All research projects funded by the NIHR research programmes are required to have a steering committee. The committee provides overall supervision for a project on behalf of the project sponsor and project funder, and ensures that the project is conducted to rigorous governance standards.
Sharing of research data
The NIHR strongly supports the appropriate sharing of data produced during research, to help deliver research that maximises benefits to patients and the wider public, the health and care system and which contributes to economic growth in the UK.
Publication of research findings
Findings from all NIHR-funded research should be published in an open access, peer reviewed journal.
NIHR-funded researchers must provide advance notification of research publications to the relevant NIHR coordinating centre.
The NIHR policy on clinical trial registration and disclosure of results sets out our expectations of funded researchers undertaking clinical trials.
Reward and recognition for public contributors
Read our guide on payment for reviewers and our guide to the payment of fees and expenses
Clinical trial registration and disclosure of results
Read our policy on clinical trial registration and disclosure of results
Research outputs and publications guidance
Read more about outputs and publications guidance
Use of Researchfish for analysis, evaluation and impact assessment
Find out how the NIHR uses information from Researchfish for analysis, research, evaluation and impact assessment
NIHR open access policy
Find out more about our open access policy
Use of animals in research
Our funding is focused on translational, clinical and applied health and care research. We therefore do not fund basic research or work involving animals, animal tissue or both.
However, we work in close partnership with the Medical Research Council, which funds animal research in carefully defined circumstances.
We recognise that the carefully regulated use of animals in research is important in understanding disease and in developing safe and effective ways of preventing or treating illness.
We also recognise the need for robust application of the 3Rs – that animals are replaced with non-animal alternatives wherever possible, that the number of animals used is reduced to the minimum needed to achieve the results sought, and that, for those animals which must be used, procedures are refined as much as possible to minimise their suffering.
We therefore support the Government’s policies on research using animals set out in Working to reduce the use of animals in scientific research.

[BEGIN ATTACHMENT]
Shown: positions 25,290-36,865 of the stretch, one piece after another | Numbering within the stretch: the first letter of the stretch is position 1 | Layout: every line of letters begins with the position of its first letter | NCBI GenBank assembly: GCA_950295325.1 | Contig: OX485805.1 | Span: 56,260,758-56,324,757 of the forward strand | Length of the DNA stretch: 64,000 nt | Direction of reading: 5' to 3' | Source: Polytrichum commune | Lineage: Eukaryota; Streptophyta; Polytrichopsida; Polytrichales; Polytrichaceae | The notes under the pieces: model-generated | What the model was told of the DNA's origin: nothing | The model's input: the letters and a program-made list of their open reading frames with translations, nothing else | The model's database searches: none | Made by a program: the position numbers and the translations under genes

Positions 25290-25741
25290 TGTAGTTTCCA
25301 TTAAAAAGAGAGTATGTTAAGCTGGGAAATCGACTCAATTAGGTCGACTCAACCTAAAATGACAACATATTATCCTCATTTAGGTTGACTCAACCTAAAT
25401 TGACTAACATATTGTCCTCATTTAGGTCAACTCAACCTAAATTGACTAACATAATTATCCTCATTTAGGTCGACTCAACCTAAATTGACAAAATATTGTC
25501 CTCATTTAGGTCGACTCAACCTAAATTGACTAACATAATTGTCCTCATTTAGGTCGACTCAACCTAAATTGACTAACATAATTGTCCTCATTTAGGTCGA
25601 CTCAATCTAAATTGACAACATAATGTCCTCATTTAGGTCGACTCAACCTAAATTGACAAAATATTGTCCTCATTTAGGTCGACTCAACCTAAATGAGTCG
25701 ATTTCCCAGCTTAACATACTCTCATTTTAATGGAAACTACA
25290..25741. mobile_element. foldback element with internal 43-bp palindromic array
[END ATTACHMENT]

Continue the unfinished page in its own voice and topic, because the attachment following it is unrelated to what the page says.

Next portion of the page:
Prospective study registration and timely disclosure of results are important for ethical, moral, accountability, research integrity and waste reduction perspectives. The NIHR, as a public funder of research involving patients and the public, places particularly high value on these principles.
Research integrity (CRI)
The Concordat to Support Research Integrity, to which the NIHR is a signatory, ensures that research produced by or in collaboration with the UK research community is underpinned by the highest standards of rigour and integrity.
Research management and conduct
The UK Policy Framework for Health and Social Care Research outlines the principles of good practice in the management and conduct of health and social care research in the UK. All NIHR-funded research must be completed in accordance with this framework.
Bullying and harassment
There is no place for bullying and harassment in the workplace or related working environment. NIHR expects that, across the wide range of organisations and people it funds, supports and collaborates with, there are clear policies in place to address bullying and harassment in order to promote a culture of inclusivity and tolerance which enables people to thrive.
Protecting personal data
Researchers and study coordinators must comply with the General Data Protection Regulation (GDPR) with respect to processing personal data, such as from research participants.
The Health Research Authority has published operational guidance on the implications of the GDPR for the delivery of research in the UK.
People who are invited to take part in health and care research must give informed consent before being enrolled. For consent to be considered both legal and ethical it must be:
- given by a person with capacity
- voluntarily given, with no undue influence
- given by someone who has been adequately informed
- a fair choice.
We expect that research funded or supported by the NIHR follows best practice in consent and the preparation of information for participants, as set out by the Health Research Authority.
Freedom of Information
The NIHR is subject to the Freedom of Information arrangements of the Department of Health and Social Care. More information on their policy and how to make a request are available on the Department of Health and Social Care website.
It covers the type of information we collect and what we do with it, and also how long we keep it.
NIHR Service Desk